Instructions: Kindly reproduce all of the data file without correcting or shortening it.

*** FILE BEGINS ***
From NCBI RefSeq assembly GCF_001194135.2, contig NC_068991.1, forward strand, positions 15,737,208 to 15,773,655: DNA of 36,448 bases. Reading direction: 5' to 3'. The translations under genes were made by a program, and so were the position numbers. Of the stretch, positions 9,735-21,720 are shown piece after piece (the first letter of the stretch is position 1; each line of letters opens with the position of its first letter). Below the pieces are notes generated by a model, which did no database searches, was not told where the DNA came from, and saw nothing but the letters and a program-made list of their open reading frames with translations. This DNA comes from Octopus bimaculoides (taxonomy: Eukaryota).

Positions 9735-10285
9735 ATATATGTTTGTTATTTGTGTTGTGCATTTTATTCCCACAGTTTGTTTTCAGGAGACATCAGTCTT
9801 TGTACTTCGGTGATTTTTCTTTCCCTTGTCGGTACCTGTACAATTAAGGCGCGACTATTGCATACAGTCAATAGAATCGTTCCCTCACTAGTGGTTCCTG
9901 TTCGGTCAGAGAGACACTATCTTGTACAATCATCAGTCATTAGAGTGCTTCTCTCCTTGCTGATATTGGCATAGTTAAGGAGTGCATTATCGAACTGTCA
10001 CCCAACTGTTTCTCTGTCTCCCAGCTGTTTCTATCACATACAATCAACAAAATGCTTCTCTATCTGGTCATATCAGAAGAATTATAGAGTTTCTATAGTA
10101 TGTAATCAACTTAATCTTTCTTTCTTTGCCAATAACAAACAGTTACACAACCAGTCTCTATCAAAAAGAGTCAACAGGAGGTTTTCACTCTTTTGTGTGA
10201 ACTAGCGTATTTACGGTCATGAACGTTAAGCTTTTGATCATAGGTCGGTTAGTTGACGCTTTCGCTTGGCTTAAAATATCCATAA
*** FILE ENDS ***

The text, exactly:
From NCBI RefSeq assembly GCF_001194135.2, contig NC_068991.1, forward strand, positions 15,737,208 to 15,773,655: DNA of 36,448 bases. Reading direction: 5' to 3'. The translations under genes were made by a program, and so were the position numbers. Of the stretch, positions 9,735-21,720 are shown piece after piece (the first letter of the stretch is position 1; each line of letters opens with the position of its first letter). Below the pieces are notes generated by a model, which did no database searches, was not told where the DNA came from, and saw nothing but the letters and a program-made list of their open reading frames with translations. This DNA comes from Octopus bimaculoides (taxonomy: Eukaryota).

Positions 9735-10285
9735 ATATATGTTTGTTATTTGTGTTGTGCATTTTATTCCCACAGTTTGTTTTCAGGAGACATCAGTCTT
9801 TGTACTTCGGTGATTTTTCTTTCCCTTGTCGGTACCTGTACAATTAAGGCGCGACTATTGCATACAGTCAATAGAATCGTTCCCTCACTAGTGGTTCCTG
9901 TTCGGTCAGAGAGACACTATCTTGTACAATCATCAGTCATTAGAGTGCTTCTCTCCTTGCTGATATTGGCATAGTTAAGGAGTGCATTATCGAACTGTCA
10001 CCCAACTGTTTCTCTGTCTCCCAGCTGTTTCTATCACATACAATCAACAAAATGCTTCTCTATCTGGTCATATCAGAAGAATTATAGAGTTTCTATAGTA
10101 TGTAATCAACTTAATCTTTCTTTCTTTGCCAATAACAAACAGTTACACAACCAGTCTCTATCAAAAAGAGTCAACAGGAGGTTTTCACTCTTTTGTGTGA
10201 ACTAGCGTATTTACGGTCATGAACGTTAAGCTTTTGATCATAGGTCGGTTAGTTGACGCTTTCGCTTGGCTTAAAATATCCATAA